Wondering why gold at $1850 is cheap, or why gold at double that price will also be cheap, or frankly at any price? Because, as the following leaked cable explains, gold is, to China at least, nothing but the opportunity cost of destroying the dollar's reserve status. Putting that into dollar terms is, therefore, impractical at best, and illogical at worst. We have a suspicion that the following cable from the US embassy in China is about to go not viral but very much global, and prompt all those mutual fund managers who are on the golden sidelines to dip a toe in the 24 karat pool. The only thing that matters from China's perspective is that "suppressing the price of gold is very beneficial for the U.S. in maintaining the U.S. dollar's role as the international reserve currency. China's increased gold reserves will thus act as a model and lead other countries towards reserving more gold. Large gold reserves are also beneficial in promoting the internationalization of the RMB." Now, what would happen if mutual and pension funds finally comprehend they are massively underinvested in the one asset which China is without a trace of doubt massively accumulating behind the scenes is nothing short of a worldwide scramble, not so much for paper, but every last ounce of physical gold...
3. CHINA'S GOLD RESERVES
"China increases its gold reserves in order to kill two birds with one stone"
"The China Radio International sponsored newspaper World News Journal (Shijie Xinwenbao)(04/28): "According to China's National Foreign Exchanges Administration China 's gold reserves have recently increased. Currently, the majority of its gold reserves have been located in the U.S. and European countries. The U.S. and Europe have always suppressed the rising price of gold. They intend to weaken gold's function as an international reserve currency. They don't want to see other countries turning to gold reserves instead of the U.S. dollar or Euro. Therefore, suppressing the price of gold is very beneficial for the U.S. in maintaining the U.S. dollar's role as the international reserve currency. China's increased gold reserves will thus act as a model and lead other countries towards reserving more gold. Large gold reserves are also beneficial in promoting the internationalization of the RMB."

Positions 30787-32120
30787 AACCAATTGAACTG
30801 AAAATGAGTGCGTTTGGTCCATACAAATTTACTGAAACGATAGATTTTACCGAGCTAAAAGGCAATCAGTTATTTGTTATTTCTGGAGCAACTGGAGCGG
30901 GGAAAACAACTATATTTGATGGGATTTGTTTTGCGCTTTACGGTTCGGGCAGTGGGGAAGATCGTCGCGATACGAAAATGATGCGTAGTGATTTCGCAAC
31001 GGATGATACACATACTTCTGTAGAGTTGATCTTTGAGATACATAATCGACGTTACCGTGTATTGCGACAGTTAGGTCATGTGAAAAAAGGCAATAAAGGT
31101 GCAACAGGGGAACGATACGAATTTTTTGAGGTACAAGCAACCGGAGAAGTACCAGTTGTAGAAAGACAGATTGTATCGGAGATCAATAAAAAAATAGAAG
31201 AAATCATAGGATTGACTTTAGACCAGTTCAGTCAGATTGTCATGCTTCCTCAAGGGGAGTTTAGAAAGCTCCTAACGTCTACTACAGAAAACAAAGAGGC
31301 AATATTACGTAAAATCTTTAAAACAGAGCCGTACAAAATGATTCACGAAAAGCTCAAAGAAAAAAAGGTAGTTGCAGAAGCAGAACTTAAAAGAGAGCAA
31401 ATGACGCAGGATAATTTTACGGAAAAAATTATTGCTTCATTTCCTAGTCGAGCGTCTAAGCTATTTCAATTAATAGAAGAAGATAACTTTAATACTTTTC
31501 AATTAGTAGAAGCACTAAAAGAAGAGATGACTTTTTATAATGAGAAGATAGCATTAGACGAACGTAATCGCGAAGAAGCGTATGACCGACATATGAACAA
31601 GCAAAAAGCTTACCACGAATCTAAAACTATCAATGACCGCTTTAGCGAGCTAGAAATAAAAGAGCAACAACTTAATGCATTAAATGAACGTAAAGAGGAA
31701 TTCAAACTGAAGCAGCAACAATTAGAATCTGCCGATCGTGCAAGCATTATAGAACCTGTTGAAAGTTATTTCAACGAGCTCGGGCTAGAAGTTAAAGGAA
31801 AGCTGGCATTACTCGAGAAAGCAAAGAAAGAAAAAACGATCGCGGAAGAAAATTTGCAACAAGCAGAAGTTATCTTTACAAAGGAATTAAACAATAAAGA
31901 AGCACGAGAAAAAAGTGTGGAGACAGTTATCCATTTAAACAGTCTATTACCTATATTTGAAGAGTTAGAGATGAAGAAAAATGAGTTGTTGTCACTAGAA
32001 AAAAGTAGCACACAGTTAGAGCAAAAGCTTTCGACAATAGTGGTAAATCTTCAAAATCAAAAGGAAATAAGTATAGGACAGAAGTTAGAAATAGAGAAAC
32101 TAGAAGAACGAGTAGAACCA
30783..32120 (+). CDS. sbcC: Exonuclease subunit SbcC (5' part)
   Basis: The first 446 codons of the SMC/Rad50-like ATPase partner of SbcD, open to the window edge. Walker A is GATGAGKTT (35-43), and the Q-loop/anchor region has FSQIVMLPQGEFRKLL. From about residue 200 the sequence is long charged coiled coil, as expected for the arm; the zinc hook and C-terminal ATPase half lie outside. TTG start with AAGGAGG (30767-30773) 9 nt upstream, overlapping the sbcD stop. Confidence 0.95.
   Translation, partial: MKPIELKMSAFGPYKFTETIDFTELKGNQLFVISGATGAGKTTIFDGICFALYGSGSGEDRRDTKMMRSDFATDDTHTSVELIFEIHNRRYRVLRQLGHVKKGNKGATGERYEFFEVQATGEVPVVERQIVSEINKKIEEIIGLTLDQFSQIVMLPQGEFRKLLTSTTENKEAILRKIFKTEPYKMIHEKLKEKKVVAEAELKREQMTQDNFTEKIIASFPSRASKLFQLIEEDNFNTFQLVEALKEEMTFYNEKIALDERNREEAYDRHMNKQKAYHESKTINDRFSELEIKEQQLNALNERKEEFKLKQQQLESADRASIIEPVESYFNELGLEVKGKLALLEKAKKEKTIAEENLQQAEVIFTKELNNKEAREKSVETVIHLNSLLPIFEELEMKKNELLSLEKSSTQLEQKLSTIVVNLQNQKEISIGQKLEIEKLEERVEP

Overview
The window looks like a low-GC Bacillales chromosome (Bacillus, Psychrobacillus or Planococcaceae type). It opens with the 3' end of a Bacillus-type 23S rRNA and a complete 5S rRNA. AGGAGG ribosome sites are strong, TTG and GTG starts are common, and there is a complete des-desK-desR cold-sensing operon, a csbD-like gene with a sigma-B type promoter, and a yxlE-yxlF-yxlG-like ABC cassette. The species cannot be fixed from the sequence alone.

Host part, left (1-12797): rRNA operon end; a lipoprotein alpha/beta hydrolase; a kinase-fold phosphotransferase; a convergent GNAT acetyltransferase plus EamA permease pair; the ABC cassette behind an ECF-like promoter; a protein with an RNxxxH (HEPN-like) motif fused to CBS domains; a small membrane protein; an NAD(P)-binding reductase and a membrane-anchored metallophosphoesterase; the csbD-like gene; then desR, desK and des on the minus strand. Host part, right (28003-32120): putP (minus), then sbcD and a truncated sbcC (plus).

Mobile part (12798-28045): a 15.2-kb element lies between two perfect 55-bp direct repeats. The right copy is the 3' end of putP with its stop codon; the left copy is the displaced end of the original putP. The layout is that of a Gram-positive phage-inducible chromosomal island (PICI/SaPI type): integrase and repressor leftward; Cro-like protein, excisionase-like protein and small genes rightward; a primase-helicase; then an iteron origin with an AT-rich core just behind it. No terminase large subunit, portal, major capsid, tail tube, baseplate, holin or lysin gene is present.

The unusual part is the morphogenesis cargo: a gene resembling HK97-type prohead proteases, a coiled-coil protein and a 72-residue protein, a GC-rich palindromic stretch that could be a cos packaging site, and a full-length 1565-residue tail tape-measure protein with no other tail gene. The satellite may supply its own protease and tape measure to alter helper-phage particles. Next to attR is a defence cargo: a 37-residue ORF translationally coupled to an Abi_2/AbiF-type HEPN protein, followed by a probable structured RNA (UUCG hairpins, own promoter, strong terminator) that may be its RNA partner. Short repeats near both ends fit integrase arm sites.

Perhaps now is a good time to remind readers what will happen if and when America's always behind the curve mutual and pension fund managers finally comprehend that they are massively underinvested in the one best performing asset class.
As the old investing guru Marty Zweig used to be fond of saying "Don't Fight the Fed." This was advice based on the idea that the Fed (Federal Reserve) had way more bullets than anyone else, so "fighting" them would be suicide. But in this case the fed is clearly outgunned by China and the Eastern bloc nations, who hold all its debt.
In this case, the Fed is fighting China, and it will lose. I want to go with the winner here.
Did you get the above? This is not just monetary, not just banking, not just some accountant with a visor cap and a gooseneck lamp poring over columns of figures. This is worldwide political machinations, power struggles, and entire nations vying for supremacy. One nation has transferred almost its entire manufacturing base to the other, borrows money from the other, and has the world's reserve currency. The upstart nation has the mightiest industrial capacity in the world (and is growing), owns the debt of the former nation, and most importantly, BELIEVES THAT THE FORMER NATION IS ATTEMPTING TO SUPPRESS THE PRICE OF GOLD TO KEEP THE DOLLAR AS THE WORLD'S RESERVE CURRENCY. It is openly buying gold in an attempt to undermine the dollar and replace the dollar with the yuan.
In one sense, it does not matter what happens between China and the US, as far as "who wins." To me it seems pretty clear that China will win, but the real winner will be the holders of gold.
If China is correct - and I think they are - the spectacular losers will be those who hold dollar denominated assets.